Carbon monoxide (CO) happens to be an odorless gas which is produced when fuel is burning. If you are in an open space, the CO gas won’t be much of a threat, but when you are in an enclosed place, the gas becomes lethal. Proper furnace installation will prevent any chances of CO leaks. Research studies from the CDC (Centers for Disease Control) annually more than 400 people in America die from CO exposures that are not fire related. The following are the typical symptoms of CO poisoning:
- A headache
- Chest pain
- Body weakness
The most effective way of preventing any carbon monoxide poisoning in your home is by installing the CO detectors in your house. The sensors should be placed on every floor of the house and very high from the ground. Smoke alarm manufacturers have improved the technology by doubling smoke alarms to function also as carbon monoxide detectors. The CO detectors are very different and vary from one brand to another. Heating companies can also help homeowners in dealing CO leakages.
Never the less, there are some essential precautions that homeowners can take to prevent possible CO leaks in the house.
- Carrying out frequent furnace inspections by furnace experts
It is recommended that homeowners to organize for furnace inspects at least once in a year, so that to make the stove is still functioning correctly. The inspection period will also provide an excellent opportunity to deal with any possible furnace repairs that might be needed. The furnace experts will check for any possible CO leaks using the CO detection equipment. The two most common issues that bring about Co leakage in a furnace are:
- Dirty furnace parts or components: when you have dirty filters, blocked flue vents and any residues in your furnace can cause your furnace to have CO leakage. The solution to this problem is straightforward, frequent cleaning of your furnaces to make sure there are no dirt residues.
- A cracked heat exchanger: when using your furnace, usually the CO gas stays in the heat exchanger section until it’s exhausted out of the system. When your heat exchanger has a crack, then the gas will leak into the house. The cracked heat exchanger can be due to wear and tear or age.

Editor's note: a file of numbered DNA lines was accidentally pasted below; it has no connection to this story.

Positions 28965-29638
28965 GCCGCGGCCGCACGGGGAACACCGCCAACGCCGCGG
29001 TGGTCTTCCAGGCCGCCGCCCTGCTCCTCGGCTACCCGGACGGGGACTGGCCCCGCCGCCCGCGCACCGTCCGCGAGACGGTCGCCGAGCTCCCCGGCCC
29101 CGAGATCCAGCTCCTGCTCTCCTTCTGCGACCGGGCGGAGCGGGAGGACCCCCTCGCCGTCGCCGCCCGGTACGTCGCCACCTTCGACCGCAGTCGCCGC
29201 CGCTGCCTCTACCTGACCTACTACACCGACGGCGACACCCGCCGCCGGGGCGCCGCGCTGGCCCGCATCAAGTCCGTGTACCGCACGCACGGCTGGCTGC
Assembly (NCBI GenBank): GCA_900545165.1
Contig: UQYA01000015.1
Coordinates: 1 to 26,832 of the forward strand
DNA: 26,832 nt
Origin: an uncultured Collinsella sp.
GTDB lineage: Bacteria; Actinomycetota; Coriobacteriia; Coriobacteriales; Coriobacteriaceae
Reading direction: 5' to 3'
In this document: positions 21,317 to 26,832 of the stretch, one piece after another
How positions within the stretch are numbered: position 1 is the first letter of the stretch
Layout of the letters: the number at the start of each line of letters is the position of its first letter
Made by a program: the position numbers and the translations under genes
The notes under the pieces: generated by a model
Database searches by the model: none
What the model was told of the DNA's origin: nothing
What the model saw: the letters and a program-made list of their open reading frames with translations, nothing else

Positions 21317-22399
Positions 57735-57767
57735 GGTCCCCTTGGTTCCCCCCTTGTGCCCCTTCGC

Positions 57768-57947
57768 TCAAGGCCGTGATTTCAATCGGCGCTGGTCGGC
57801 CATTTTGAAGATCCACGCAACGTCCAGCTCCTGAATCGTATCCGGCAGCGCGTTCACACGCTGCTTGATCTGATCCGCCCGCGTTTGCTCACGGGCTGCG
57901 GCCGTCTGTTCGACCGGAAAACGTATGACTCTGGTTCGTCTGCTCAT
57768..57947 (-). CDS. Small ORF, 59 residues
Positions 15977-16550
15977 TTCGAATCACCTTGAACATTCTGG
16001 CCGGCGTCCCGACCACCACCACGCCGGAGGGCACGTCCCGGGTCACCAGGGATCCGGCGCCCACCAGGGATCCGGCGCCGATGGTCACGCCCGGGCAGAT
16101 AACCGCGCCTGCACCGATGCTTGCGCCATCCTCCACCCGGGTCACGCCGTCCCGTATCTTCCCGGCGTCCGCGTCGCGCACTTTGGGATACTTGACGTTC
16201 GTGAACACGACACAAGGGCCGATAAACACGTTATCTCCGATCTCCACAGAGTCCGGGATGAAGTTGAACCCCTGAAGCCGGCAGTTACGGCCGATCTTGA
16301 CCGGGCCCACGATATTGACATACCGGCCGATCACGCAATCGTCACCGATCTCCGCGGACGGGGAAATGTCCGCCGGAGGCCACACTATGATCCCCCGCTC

With proper and regular maintenance you will have a durable furnace.
- Venting the Carbon monoxide gas into your house chimney?
There are some houses where water heaters, clothes dryers, and furnaces, exhaust the carbon monoxide gas into the chimney. This is a very reliable and sensible arrangement if you look at it from the angle of physics. The big challenge with this idea is that the chimney liner isn’t very durable and can’t last forever. The chimney liner can crack like the heat exchanger also monitoring the chimney liner is very difficult, specialized equipment is needed for the chimney liner inspection. The inspection can be done by a furnace expert who is specialized in inspecting furnaces for CO leaks.
- Avoiding unintended backdrafting
This is very common, especially when all the appliances in the house are functioning correctly. We do concur that negative pressure sometimes can be useful, but then it has to be handled with plenty of caution. Sometimes, the CO leakage occurs when nearby equipment creates negative pressure on another appliance (like a cloth dryer being used near the gas appliance). The best way to deal with this problem is creating a specific room in the house (with high and low airflow). The permanent solution would be to replace your old furnace with a model that has sealed combustion.
- Avoiding the gas fireplaces/ furnaces that are vent free
Each equipment which burns fuel in the house should exhaust all the poisonous gases out of the house. It’s not recommended to get or use a gas furnace that is vent free because it offers a higher risk of CO leakage in the house.
When using a furnace, it’s always about safety and it is evident that gas furnaces are great. However, you need to make sure the appliance is functioning properly. Still have frequent inspections done on your furnaces by a professional furnace inspection expert.